TRENTON — Only one comment was made at the town’s public hearing Tuesday night, which was over in a matter of minutes.
Open to the public via Zoom videoconferencing, the hearing drew in several virtual participants and was held to discuss three referendum articles slated for the town’s warrant, one of which being whether Trenton should declare itself a Second Amendment sanctuary town.
Municipalities around the country have declared themselves “sanctuaries” as a way for local governments to oppose potential gun control measures that some see as unconstitutional.
In part, the proposed resolution states, “The Town of Trenton wishes to further express opposition to any law that would unconstitutionally restrict the rights of our citizens to peacefully keep and bear arms.”
According to written comment provided by Trenton resident Alf Anderson, which was read by Selectman Daniel Monahan, the measure is unnecessary.
“The Second Amendment is alive and well in America and the idea that we need to provide some further sanctuary for its protection is sheer propaganda,” Anderson wrote.
“There is no pending threat to anyone’s right to bear arms in Trenton, or any other town in Maine,” he continued.
He closed his comment by saying that making the town a sanctuary will “only further confuse people on a topic that is already emotionally charged.”
The public hearing also gave participants the chance to comment on a citizens’ petition that was placed on the warrant after receiving 75 signatures. The petition asks voters if they want to direct the Board of Selectmen and the School Committee to develop a committee that would form a plan of withdrawal from Alternative Organizational Structure 91 (AOS 91) of which the Trenton Elementary School is a member.
The plan would then go to the state’s Department of Education for approval and would then be presented to Trenton voters for final approval.
While the petition question is set to be on the warrant, its legality has recently been called into question.
According to a legal opinion from the school’s attorney, Greg Im of Drummond Woodsum Attorneys at Law, “What the petitioners are requesting does not follow any existing legal process for withdrawal from the AOS.”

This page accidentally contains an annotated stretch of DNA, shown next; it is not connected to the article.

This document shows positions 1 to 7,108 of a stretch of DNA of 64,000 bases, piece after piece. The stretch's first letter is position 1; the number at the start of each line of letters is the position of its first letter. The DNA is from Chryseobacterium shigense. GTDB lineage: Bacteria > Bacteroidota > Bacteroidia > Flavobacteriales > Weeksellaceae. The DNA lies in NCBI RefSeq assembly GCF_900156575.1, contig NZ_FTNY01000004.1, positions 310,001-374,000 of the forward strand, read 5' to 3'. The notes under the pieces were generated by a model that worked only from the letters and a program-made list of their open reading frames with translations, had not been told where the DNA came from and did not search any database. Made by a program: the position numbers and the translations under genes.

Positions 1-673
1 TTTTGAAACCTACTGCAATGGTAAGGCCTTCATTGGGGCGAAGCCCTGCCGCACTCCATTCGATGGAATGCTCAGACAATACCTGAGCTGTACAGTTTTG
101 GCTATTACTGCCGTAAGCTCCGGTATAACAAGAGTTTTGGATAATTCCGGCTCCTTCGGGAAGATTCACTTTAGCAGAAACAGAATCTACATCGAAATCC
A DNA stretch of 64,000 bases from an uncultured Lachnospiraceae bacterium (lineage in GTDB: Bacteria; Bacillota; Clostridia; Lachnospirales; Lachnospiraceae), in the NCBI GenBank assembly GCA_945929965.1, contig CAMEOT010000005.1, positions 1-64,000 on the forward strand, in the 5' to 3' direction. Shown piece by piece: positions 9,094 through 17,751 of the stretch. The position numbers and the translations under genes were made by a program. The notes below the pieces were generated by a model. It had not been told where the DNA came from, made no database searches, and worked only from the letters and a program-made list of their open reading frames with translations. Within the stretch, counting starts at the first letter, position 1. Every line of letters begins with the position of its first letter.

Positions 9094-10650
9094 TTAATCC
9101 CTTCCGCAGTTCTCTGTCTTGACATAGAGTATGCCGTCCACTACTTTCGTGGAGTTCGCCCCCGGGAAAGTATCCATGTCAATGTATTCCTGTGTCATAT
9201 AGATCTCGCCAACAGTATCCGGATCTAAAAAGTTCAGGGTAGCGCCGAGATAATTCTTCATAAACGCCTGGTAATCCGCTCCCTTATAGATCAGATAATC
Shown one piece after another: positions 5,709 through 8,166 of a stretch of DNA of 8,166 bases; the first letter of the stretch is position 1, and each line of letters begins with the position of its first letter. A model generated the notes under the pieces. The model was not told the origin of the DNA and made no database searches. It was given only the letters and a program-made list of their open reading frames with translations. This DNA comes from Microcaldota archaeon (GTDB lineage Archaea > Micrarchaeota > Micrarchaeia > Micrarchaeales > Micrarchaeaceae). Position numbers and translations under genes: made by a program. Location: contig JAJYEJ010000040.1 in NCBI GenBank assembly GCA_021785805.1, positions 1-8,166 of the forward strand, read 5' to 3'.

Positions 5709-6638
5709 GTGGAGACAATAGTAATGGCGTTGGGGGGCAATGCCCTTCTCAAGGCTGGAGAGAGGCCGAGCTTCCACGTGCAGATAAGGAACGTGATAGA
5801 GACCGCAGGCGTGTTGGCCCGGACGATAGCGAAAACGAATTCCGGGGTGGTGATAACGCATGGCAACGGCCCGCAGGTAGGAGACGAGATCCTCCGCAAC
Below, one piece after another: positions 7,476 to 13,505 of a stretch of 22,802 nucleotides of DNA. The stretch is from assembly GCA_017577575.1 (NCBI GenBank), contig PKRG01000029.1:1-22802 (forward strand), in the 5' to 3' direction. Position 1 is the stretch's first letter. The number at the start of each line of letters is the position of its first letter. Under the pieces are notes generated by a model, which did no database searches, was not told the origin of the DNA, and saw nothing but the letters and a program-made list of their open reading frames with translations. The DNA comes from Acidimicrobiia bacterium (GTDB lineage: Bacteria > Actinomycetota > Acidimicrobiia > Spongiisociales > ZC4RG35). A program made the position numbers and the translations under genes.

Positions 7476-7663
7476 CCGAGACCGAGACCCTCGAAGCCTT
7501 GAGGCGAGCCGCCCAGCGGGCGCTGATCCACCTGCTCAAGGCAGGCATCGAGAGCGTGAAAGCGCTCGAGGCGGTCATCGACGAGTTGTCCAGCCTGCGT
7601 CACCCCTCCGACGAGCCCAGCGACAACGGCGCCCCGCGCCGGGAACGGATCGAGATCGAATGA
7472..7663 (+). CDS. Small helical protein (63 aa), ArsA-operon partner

At the School Committee’s April 13 meeting in which the committee discussed Im’s findings, Superintendent Marc Gousse paraphrased a conversation he had with the state’s commissioner of education, Pender Makin.
He said she “Would certainly never not look at a recommendation or a request but in short, if a path for withdrawal by any citizen group or any entity did not flow through the School Board, the duly elected body to represent the schools, the students, that’s a red flag.”
Nobody from the public commented on the petition at the hearing Tuesday.
The third article for voters to weigh in on (which none did) is the “Resolution Supporting the Creation of an Equitable Health Care Plan for All Maine Residents.”
The nonbinding resolution states that “access to health care is a basic human right that should not depend on employment or ability to pay,” and if adopted, would voice support in developing “an equitable health care plan providing every Maine resident with health care from birth to death.”
Following the public hearing at the Board of Selectmen’s regular meeting, questions regarding the Trenton Elementary School’s proposed 2021-22 budget were raised by Chairman Fred Ehrlenbach.
After reviewing the town and school audit, Ehrlenbach said he found a discrepancy within the school’s budget. He moved that the School Committee revisit the budget to make potential revisions.
In a discussion with Nancy Thurlow, business manager for AOS 91, Ehrlenbach said, “The way I see it, you’re $110,000 short.”
Thurlow went over the budget and explained that, contrary to Ehrlenbach’s calculations, the school will be starting the school year with a carry-forward of $543,055.
The board decided to table Ehrlenbach’s motion and invite the town’s auditor, James Wadman, CPA, of James W. Wadman Certified Public Accountants in Ellsworth, to an upcoming board meeting to go over the budget.
Erhlenbach expressed the need to understand the budget before Town Meeting.
Voting for election officials and the referendum articles is scheduled for May 17, with open Town Meeting scheduled for the following day at the Trenton Elementary School.
The board discussed setting an alternate date for the open meeting due to the state allowing an increase in the number of people permitted at public gatherings after May 24.
Town Clerk Carol Walsh said she would reach out to the school to see what dates in June the school could accommodate.